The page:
Their point of view | Controversial History of the Formation of the Virginia Public School System | Editorial

ROANOKE TIME

Virginia’s public school system was born 152 years ago this month.

“Be it decreed by the General Assembly, that there be established and maintained in this State a uniform system of public schools,” reads the law approved July 11, 1870. “The free public school system shall be administered by the following authorities, in mind: a board of education, a superintendent of public instruction, superintendents of county schools, and district school commissioners.”

The occasion is an opportunity to revisit the story of Virginia’s first superintendent of public instruction, William Henry Ruffner, who was also the architect of the public school system. The law passed by the General Assembly in 1870 was based on his proposals.

Ruffner (1824-1908) has been dubbed “the Horace Mann of the South,” a reference to the Massachusetts lawyer and legislator who was our young nation’s first great advocate of public education. (It should be noted that he is not the only historical figure in the American South to bear this label. The “Horace Mann of Virginia” is perhaps more apt, and nearly impossible to argue.)

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A Lexington native, pastor and educator whose life story intersects with Washington and Lee University, Virginia Tech, Longwood University in Farmville, and Roanoke College in Salem, Ruffner campaigned fiercely for the retention and survival of public schooling. tuition against critics who saw tuition-free schools as an unnecessary burden on state finances.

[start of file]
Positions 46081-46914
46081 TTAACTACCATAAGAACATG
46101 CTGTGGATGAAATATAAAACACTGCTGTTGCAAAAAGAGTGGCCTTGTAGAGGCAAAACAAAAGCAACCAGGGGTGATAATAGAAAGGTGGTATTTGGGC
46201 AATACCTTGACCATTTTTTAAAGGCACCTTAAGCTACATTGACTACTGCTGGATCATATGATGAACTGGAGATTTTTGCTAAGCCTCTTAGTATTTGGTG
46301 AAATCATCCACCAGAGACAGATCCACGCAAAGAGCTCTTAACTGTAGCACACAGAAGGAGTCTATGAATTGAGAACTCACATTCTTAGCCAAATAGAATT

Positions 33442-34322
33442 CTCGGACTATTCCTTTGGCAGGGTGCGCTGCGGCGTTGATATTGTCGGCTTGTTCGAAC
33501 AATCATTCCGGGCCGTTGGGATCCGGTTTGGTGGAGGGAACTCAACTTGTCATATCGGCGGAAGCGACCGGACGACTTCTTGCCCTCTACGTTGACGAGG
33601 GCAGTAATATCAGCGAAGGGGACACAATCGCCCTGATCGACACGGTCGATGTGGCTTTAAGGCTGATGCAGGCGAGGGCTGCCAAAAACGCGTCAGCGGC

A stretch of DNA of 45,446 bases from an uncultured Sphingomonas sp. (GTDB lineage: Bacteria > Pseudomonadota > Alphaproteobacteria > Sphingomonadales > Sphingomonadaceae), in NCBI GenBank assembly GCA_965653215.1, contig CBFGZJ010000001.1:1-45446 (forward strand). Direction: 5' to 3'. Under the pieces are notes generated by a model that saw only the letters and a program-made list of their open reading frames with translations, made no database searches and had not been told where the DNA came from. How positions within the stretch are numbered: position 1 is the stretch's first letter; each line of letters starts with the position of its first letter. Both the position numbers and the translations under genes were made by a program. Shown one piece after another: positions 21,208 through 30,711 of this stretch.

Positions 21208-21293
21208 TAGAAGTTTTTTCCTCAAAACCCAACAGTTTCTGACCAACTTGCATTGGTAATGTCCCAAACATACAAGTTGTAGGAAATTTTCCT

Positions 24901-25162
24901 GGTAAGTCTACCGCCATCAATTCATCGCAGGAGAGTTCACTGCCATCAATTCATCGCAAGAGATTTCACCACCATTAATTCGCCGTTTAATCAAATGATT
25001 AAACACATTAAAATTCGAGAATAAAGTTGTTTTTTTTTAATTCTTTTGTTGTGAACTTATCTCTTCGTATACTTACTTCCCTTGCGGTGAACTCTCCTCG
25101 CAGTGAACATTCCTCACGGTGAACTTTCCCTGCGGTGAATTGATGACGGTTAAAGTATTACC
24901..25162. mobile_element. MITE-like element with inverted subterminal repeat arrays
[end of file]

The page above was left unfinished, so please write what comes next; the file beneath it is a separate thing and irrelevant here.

A Union supporter who nonetheless served in the National Guard when Virginia seceded to the Confederacy, Ruffner was not an example of enlightened thinking on the defining issue of his day, the property of enslaved people. A slave owner himself, Ruffner argued that the institution of slavery had to end, but for economic, not moral, reasons. He was unfortunately a proponent of the innate superiority of the white race and a proponent of “colonization” – a school of thought pushing the idea that free African Americans should emigrate to Africa rather than stay in the country.

Imperfect Champion of Education Equality

But unlike many of his white contemporaries, he believed that free and enslaved black Americans needed to be educated. He ran Sunday schools for African Americans in pre-Civil War Virginia, a practice at odds with the establishment, though he said he only provided oral instruction because the law of the state forbade reading to be taught to slaves.

His views may have been influenced by his father Henry Ruffner, who was once president of Washington College – now Washington and Lee – but resigned after he stirred controversy by writing an article advocating the gradual emancipation of slaves in the west of Virginia.

The public school system designed by William Ruffner was segregated by race, prompting African-American members of the General Assembly to vote against it in protest. Ruffner argued that tensions would be too high if schools were integrated, although he expressed a belief that one day there would be no prejudice between races.